Fortuna was on my side though. A former manager invited me to a Holiday party and guess what? I randomly ran into another former manager who asked what I was looking for in my next role and when I told him, he responded by saying “I have a role reporting to me, managing a team and you can be based in NYC or stay in Washington DC. Do you want it?”. That was the extent of the interview.
Of course, I leapt at the opportunity and this led to a fabulous time in New York City where I grew my career by managing larger and larger teams. It was hard work and I put in the hours. As a new team-lead I am sure I made mistakes, but I was lucky to have a great manager who saw my potential and helped develop me. My first shot at being a manager, despite feeling I was late to it (33 years-old) allowed me to show that I could be an effective leader and only 3.5 years later I was a Senior Vice President at a major media company.
If it hadn’t been for a chance, social, encounter with a former manager who trusted my skill set and supported me as I moved into a leadership role, I am not sure when I would have had the chance to show that I could lead and all the opportunities that succeeding at it gave me.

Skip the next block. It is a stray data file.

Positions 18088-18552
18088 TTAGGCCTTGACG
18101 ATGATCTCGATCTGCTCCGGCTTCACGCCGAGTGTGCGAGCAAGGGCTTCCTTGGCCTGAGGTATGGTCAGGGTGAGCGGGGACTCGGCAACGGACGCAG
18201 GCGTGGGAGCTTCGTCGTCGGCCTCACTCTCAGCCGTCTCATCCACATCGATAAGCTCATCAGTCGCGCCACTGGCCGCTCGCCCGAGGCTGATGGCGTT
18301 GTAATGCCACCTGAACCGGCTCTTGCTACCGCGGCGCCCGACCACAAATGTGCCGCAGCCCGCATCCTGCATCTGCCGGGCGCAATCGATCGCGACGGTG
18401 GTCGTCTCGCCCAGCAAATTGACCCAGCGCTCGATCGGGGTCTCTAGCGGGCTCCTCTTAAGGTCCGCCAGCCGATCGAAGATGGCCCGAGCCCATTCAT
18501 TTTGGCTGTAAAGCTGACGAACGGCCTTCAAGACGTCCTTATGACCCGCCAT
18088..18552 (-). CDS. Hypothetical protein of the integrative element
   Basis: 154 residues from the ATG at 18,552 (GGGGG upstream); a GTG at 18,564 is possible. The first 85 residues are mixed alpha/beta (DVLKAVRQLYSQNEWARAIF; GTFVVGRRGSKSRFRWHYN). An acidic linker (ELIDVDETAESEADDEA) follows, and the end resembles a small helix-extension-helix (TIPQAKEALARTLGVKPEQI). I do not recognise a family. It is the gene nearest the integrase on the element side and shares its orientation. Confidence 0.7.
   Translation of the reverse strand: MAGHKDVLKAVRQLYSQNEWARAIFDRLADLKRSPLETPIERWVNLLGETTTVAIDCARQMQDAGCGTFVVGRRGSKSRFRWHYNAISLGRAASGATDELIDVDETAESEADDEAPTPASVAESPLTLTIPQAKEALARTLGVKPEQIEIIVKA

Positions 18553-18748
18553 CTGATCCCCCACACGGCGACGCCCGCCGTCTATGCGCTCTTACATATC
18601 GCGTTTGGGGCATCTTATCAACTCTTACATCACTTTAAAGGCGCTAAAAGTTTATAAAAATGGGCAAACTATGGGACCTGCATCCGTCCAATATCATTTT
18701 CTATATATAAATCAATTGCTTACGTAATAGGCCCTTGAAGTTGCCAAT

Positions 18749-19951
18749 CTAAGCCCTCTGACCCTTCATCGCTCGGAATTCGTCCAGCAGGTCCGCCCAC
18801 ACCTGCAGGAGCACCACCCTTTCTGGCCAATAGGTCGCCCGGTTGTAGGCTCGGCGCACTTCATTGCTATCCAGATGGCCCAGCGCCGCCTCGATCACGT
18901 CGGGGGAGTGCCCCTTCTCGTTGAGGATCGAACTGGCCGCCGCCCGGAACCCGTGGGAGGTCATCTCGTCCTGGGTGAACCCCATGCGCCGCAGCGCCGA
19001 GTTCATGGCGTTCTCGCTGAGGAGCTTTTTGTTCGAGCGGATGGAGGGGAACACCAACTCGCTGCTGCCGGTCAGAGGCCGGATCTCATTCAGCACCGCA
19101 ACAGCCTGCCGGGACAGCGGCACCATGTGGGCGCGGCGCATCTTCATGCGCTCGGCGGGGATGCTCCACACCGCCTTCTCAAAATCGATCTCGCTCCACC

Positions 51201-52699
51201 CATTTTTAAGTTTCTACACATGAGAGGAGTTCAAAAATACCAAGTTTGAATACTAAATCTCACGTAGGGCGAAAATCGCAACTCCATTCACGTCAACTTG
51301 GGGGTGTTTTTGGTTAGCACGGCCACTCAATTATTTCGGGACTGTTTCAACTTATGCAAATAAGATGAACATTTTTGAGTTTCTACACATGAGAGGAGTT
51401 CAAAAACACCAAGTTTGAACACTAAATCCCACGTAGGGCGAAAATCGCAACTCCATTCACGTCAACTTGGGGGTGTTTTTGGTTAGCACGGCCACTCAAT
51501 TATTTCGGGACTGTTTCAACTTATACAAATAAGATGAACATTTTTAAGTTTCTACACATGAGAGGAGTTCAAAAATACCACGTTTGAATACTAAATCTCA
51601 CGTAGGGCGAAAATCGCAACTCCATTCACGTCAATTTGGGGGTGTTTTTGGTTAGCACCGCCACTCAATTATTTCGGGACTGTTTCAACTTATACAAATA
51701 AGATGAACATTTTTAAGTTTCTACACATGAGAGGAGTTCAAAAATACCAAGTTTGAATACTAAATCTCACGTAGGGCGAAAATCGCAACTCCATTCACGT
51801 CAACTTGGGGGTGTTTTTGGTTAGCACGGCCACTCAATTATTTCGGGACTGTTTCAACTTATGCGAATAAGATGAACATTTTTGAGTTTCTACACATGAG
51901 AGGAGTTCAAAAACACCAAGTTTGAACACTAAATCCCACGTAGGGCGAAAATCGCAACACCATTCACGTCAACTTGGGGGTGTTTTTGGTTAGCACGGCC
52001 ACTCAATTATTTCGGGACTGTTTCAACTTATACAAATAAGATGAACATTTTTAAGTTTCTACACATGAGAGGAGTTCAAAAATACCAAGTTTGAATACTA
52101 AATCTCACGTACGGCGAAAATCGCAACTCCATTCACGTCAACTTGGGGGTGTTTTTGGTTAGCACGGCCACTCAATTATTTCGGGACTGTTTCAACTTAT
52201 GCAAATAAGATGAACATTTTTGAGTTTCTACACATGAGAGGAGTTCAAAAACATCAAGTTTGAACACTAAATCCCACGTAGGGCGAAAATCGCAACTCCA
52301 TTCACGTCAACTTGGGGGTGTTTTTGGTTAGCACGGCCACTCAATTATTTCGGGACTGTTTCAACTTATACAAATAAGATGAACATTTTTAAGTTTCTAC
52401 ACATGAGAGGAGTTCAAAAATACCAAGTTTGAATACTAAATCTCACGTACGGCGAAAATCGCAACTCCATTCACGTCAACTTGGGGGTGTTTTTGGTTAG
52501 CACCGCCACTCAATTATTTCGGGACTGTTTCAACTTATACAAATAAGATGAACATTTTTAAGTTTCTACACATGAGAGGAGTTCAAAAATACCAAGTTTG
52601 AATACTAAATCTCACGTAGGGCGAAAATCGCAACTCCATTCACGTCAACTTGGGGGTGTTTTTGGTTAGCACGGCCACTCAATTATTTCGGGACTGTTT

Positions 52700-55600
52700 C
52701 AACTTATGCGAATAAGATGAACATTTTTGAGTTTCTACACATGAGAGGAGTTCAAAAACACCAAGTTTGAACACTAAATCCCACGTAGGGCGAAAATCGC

Getting out of dodge: Careers, like life, are up and down. At one point in my time in NYC I experienced some bad luck, in that an exciting tech business I had joined was put up for sale in my second week there. The sale brought some opportunity to me as I was involved in meetings with the acquiring company's leadership team. It was also difficult as the new owners backtracked on the statements and assurances they had made to us during the sale process around the leadership team being "great".